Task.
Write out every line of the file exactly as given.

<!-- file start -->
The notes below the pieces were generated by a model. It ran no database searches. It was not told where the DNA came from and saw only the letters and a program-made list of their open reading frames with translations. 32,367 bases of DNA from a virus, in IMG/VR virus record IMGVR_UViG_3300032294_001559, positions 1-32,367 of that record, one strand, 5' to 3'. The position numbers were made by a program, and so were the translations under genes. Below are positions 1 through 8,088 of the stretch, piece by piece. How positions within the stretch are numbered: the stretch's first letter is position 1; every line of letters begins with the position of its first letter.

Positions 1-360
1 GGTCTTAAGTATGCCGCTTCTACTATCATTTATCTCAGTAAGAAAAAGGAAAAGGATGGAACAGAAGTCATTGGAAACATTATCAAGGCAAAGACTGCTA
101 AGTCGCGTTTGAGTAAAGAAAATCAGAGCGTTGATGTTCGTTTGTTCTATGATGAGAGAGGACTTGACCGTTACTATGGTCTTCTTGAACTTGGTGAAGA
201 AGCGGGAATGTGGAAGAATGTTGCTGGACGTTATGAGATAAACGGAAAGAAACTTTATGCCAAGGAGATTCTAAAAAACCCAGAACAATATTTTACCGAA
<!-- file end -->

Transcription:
The notes below the pieces were generated by a model. It ran no database searches. It was not told where the DNA came from and saw only the letters and a program-made list of their open reading frames with translations. 32,367 bases of DNA from a virus, in IMG/VR virus record IMGVR_UViG_3300032294_001559, positions 1-32,367 of that record, one strand, 5' to 3'. The position numbers were made by a program, and so were the translations under genes. Below are positions 1 through 8,088 of the stretch, piece by piece. How positions within the stretch are numbered: the stretch's first letter is position 1; every line of letters begins with the position of its first letter.

Positions 1-360
1 GGTCTTAAGTATGCCGCTTCTACTATCATTTATCTCAGTAAGAAAAAGGAAAAGGATGGAACAGAAGTCATTGGAAACATTATCAAGGCAAAGACTGCTA
101 AGTCGCGTTTGAGTAAAGAAAATCAGAGCGTTGATGTTCGTTTGTTCTATGATGAGAGAGGACTTGACCGTTACTATGGTCTTCTTGAACTTGGTGAAGA
201 AGCGGGAATGTGGAAGAATGTTGCTGGACGTTATGAGATAAACGGAAAGAAACTTTATGCCAAGGAGATTCTAAAAAACCCAGAACAATATTTTACCGAA